The Drug Problem in Cambodia
Cambodia is a country where poverty, drug use and health problems are significant. Drug use, drug production and trafficking and drug-related health problems are very high and production levels contribute to the global drug supply. Problems related to drugs affect a large number of citizens of this developing country.
Individuals who use illicit drugs are at risk of serious health issues, including HIV which is reported to affect up to 35 per cent of injecting drug users in Cambodia. Poverty, abuse, unemployment, loss of homes and existing health problems all contribute to the growing rates of drug abuse. To combat this increasing and devastating problem, the Cambodian government pursues an anti-drug policy, especially in its 11 state-run drug treatment centers.
Drug Treatment Centers
People who use drugs in Cambodia face serious and devastating problems as a result of their drug use. Treatment is typically unavailable or cost prohibitive outside of the government run centers. Desperate families and individuals may commit addicts to the center as a last resort. However, the majority of addicts in the centers are arrested and detained in the centers as an attempt to stop their addiction. According to a report by Human Rights Watch, fewer than 2 per cent of people in the centers are there voluntarily. Addicts in these centers have no access to a lawyer and they have no right of appeal against their detention.
Sadly, within the centers, physical abuse, violence, sexual abuse including rape, and acts of torture are all too common. The centers employ a program of drug boot camp which aims to punish people for their addiction and to punish the drugs out of their body. Reports of electric shocks, whippings, forced labor and military-style drills have come from some of the ex-inmates at the detention center.
One highly controversial and widely criticized program that has been used in conjunction with the drug treatment centers is the herbal formula Bong Sen. Bong Sen is reportedly a cure for drug addiction which is administered to individuals over a period of 7 days. In the Cambodian treatment centers, Bong Sen has been administered to people by force and without their consent.
Bong Sen 60076-1/fulltext) is reportedly a traditional herbal extract from the lotus plant that is successful at stopping addiction to opiates and other drugs. It is supposed to cut cravings and provides a gentle detoxification with minimal side effects. There is very little known about the medicine and its effectiveness, despite being used across Viet Nam. The drug has not undergone inspection or administrative protocols to clear it for use in Cambodia which raises human rights concerns regarding the drug. Additionally, the individuals who have been forced to take the drug have been released back into the community without any support or follow up to determine the success of the drug. There is no information regarding interactions,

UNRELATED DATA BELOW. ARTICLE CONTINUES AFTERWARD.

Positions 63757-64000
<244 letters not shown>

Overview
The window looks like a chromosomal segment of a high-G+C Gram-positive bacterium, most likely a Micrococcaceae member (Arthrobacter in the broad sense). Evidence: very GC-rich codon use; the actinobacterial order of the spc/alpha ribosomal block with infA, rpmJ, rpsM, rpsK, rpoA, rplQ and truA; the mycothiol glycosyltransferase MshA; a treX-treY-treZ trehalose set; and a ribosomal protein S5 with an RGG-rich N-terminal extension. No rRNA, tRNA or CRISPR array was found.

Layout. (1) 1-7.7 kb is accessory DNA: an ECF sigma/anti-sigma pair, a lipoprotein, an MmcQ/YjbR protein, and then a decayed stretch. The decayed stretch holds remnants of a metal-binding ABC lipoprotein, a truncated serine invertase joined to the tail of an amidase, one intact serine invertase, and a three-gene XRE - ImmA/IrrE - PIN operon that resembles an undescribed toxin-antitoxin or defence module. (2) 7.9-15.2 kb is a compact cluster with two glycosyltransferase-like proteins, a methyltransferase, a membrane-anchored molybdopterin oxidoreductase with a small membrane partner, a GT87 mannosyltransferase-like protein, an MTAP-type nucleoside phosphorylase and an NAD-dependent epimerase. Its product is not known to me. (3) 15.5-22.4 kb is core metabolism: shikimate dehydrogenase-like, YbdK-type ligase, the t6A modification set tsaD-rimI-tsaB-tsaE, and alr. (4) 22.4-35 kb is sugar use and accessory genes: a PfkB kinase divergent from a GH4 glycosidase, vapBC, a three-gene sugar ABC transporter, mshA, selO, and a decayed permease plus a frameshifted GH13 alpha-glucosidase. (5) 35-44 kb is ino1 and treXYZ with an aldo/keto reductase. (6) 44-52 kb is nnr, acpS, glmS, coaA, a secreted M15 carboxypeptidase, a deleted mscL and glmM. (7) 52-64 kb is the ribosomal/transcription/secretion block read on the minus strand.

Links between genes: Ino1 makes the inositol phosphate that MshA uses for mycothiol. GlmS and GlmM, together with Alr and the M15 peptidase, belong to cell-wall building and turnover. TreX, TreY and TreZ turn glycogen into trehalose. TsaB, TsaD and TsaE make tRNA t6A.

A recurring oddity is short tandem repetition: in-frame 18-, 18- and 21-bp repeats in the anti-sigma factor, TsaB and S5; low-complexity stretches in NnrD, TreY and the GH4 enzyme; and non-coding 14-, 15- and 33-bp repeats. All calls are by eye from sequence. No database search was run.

Human Rights Violations
In Cambodia, drug addiction is considered a self-inflicted condition that is the result of moral failing or character flaw. As such, addicts are regularly rounded up and detained in unsanitary and harsh conditions in detention centers where they have no access to legal counsel or medically appropriate treatment. Children and adults are made to perform unpaid hard labor and are at high risk of being the victim of violence and abuse. They are humiliated, given food that is rancid and infested with insects, made to perform exercises to sweat out the drugs, chained up and degraded. Sadly, the majority of addicts who are detained and then released back into their community resume their drug addiction.
Detaining someone under these conditions and permitting serious acts of violence and torture would be for the purpose of deterring someone from using drugs. But drug addiction is a disease that requires appropriate treatment, understanding and care. Most addicts will not respond well to these kinds of treatment.